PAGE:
A block by Kennedy Meeks and a dunk from Justin Jackson sealed the national championship for the North Carolina Tar Heels, and now that moment has forever been immortalized in Lego.
Jared Jacobs never dreamed he’d quit his day job to make stop-motion films with Lego. But that’s exactly what he did after his films of March Madness moments, golf, football and other sports have gotten worldwide attention on social media.
Jacobs, 38, of Boise, Idaho, has been making stop-motion films using Lego for about four years. He said it started out as a hobby, but he recently quit his marketing job to do the films full time.
The videos are stop-motion animations made from a series of 130 to 250 still photos.
Depending on what the set is – football, hockey, basketball or something else entirely – it can take about an hour per second of video for Jacobs to make the magic happen.
He said the UNC win video – which is about 25 seconds – took him around 40 hours to complete. Nearly 20 of those hours go to filming.
Jacobs is a big North Carolina fan, he said, even though he didn’t go to school at UNC and hasn’t ever lived in the state.
“I guess I just like winners,” he said, laughing. He made a video of the Tar Heels’ loss to Villanova last year for his daughter, 11-year-old Jobie, a Villanova fan.
“That was a tough one for me because I’m a North Carolina fan,” he said. “But seeing how happy she was made it worth it.”
His family fills out brackets each year, including son Anson, 5, daughter Oakley, 9, and his wife, Audie.
“It’s something we can do as a family,” Jacobs said. “The winner gets to choose the place we go celebrate.”
It was the video of North Carolina’s defeat that caught UNC’s attention, and the university asked him to work on something for the team this year. But because Jacobs is working on projects for the Golf Channel and other sports organizations and networks, he almost said no.
“But I’m glad I made the time,” he said. “The pieces all came together.”
Stop-motion film is something Jacobs says has always spoken to him. When he started, he said, he was terrible at it.
“But I taught myself tricks for how to get better,” he said.
Jacobs says he didn’t grow up a “Lego kid.” But he saw a few videos, and soon it became a passion.
One of the first videos he made was in his mother-in-law’s basement at Thanksgiving.
“It’s a great medium for stop-animation videos and something that stuck with me,” he said. “I saw a video of the World Cup recreated in Lego from back 8 or 9 years ago, and it was really cool to me. I thought I’d like to do that one day. I didn’t know it would take off.”
Jacobs originally started recreating scenes from the hit TV show “Breaking Bad” and caught the attention of one of the actors – Daniel Moncada, who plays one of the twin Salamanca hitmen and started sharing Jacobs’ videos.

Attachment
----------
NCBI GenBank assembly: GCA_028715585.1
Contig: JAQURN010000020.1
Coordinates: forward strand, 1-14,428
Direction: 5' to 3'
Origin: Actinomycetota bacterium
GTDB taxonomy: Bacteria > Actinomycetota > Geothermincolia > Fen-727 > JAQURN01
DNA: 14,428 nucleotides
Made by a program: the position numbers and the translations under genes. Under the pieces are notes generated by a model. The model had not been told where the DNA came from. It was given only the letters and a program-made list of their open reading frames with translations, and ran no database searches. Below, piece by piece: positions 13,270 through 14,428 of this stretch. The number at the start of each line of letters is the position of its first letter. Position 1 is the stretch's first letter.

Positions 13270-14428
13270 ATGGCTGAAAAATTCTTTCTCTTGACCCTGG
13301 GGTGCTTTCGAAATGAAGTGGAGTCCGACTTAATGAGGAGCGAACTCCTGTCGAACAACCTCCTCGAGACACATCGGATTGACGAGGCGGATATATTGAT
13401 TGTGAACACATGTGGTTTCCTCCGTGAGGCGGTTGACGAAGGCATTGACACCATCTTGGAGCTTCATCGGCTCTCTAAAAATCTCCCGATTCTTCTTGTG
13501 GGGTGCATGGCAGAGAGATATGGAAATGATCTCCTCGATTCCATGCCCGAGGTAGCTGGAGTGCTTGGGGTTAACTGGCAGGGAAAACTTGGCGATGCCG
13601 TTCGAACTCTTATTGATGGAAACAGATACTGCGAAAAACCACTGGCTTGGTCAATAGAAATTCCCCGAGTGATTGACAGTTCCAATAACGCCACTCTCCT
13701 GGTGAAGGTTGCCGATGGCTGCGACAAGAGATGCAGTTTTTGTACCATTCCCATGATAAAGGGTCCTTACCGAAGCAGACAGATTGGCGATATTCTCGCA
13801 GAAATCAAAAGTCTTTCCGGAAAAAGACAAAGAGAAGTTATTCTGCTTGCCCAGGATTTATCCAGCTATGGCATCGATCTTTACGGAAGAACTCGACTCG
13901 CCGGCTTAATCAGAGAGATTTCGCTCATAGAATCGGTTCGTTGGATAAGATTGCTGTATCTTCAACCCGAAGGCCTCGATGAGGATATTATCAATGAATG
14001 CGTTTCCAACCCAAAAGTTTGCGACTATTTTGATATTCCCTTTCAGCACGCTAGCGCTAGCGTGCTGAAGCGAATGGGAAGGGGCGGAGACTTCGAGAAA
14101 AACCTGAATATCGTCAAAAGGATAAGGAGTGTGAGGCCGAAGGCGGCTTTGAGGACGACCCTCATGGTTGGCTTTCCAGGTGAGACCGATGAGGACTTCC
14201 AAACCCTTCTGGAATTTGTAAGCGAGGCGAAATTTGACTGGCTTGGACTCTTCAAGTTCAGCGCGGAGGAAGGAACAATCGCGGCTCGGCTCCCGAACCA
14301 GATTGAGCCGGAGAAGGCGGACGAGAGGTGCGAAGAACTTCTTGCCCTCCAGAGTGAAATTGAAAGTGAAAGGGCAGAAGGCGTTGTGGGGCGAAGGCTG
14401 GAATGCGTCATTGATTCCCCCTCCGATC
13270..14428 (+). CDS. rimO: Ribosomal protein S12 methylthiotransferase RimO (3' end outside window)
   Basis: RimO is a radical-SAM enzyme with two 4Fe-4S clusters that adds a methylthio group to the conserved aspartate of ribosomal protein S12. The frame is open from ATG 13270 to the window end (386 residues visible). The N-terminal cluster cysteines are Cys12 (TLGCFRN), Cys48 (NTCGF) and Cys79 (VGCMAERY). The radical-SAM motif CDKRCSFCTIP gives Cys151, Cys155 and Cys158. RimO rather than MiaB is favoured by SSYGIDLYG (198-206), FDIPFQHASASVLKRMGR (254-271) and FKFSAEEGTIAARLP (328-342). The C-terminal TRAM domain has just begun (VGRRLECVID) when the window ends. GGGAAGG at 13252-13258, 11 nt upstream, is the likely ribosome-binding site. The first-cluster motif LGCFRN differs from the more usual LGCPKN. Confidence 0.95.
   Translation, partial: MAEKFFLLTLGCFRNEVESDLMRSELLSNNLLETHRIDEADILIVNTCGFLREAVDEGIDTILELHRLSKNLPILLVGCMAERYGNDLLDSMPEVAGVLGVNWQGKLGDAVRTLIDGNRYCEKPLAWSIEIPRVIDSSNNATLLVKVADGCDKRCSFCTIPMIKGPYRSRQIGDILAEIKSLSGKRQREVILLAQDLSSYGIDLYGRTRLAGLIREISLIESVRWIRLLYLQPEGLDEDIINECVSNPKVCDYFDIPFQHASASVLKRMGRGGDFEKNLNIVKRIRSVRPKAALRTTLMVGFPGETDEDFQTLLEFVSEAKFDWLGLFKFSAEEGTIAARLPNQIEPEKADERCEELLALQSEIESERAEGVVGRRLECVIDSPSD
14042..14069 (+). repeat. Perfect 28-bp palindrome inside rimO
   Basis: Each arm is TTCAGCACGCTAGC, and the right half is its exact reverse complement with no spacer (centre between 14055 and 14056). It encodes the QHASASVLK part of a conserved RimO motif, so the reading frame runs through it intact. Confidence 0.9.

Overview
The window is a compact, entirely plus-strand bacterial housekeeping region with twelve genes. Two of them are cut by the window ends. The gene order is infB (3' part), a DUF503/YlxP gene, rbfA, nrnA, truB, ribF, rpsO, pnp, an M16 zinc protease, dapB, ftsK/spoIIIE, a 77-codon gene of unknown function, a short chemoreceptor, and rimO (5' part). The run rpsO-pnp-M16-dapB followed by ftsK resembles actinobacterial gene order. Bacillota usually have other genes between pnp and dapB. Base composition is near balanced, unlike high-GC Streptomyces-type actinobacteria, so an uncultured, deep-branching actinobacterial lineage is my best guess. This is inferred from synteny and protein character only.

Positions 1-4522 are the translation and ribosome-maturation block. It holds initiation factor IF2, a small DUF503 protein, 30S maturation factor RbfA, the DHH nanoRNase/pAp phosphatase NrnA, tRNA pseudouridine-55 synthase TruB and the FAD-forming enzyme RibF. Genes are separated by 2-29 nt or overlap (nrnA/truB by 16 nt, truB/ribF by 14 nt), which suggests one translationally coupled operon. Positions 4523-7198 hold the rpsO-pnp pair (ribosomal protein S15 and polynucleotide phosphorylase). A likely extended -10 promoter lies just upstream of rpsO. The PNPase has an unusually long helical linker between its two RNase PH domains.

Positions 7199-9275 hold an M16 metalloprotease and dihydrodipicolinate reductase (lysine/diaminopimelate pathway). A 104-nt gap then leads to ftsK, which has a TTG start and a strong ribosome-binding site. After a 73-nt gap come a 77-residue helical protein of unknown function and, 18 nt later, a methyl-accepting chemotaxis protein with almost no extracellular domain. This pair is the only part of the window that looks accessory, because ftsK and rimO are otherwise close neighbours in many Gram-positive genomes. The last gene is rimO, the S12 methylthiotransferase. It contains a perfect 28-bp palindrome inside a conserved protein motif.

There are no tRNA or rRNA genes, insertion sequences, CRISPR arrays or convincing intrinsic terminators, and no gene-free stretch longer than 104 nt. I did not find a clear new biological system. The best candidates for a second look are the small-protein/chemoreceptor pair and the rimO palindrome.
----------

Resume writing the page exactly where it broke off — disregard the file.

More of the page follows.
“I kind of got a cult following after that,” Jacobs said.
And he didn’t even really own his own Lego.
“I would borrow them from the kid across the street,” he said. “This 10-year-old kid would let me come in and rifle through and borrow what I needed.”
Now he has a budget for Lego through his work with different companies and myriad tools at his disposal, he said.
More than a year ago, Jacobs turned his attention to sports and made a Tiger Woods video he said “went pretty viral.” Since then he’s gotten more deals for partnerships, been interviewed by media around the world, including Sports Center, and made his hobby into a full-time gig.
‘The little details’
Each of Jacobs’ Lego figures has its own personality – from the hairstyles and uniforms of his basketball players to the facial expressions they make as they play.
“Having those little expressions really makes a difference,” Jacobs said. “Those little details are really important to me.”
And because he’s now paid to make the videos through brand deals and partnerships, Jacobs said he has a big inventory of pieces so he can “really zone in on a hairstyle or a certain face” to make his creations come to life and resemble the people they’re modeled after.
The most complicated sets Jacobs said he’s worked on are football.
“I got a little over my head on my first few, and it was a quick sink-or-swim moment when I was thrown into the big pool,” he said. “Football takes even longer because you’ve got 22 people on the field you’re trying to orchestrate like a symphony.”
Jacobs isn’t sure how long making the videos full time will last, but he said he had to take a chance.
“I don’t know that I would advise many people to quit their day job and just go for it,” he said. “But if it’s something you really love doing... I had to grind for four years before I could really make the leap. I’m really happy doing it now for however long it lasts.”
But Jacobs still hasn’t told his parents he quit his job.
“I’m a little nervous, I’m not going to lie,” he said, laughing. “But I think they’ll be supportive.”
To see more of Jacobs’ films, go to: www.instagram.com/goldyeller.
Abbie Bennett: 919-836-5768; @AbbieRBennett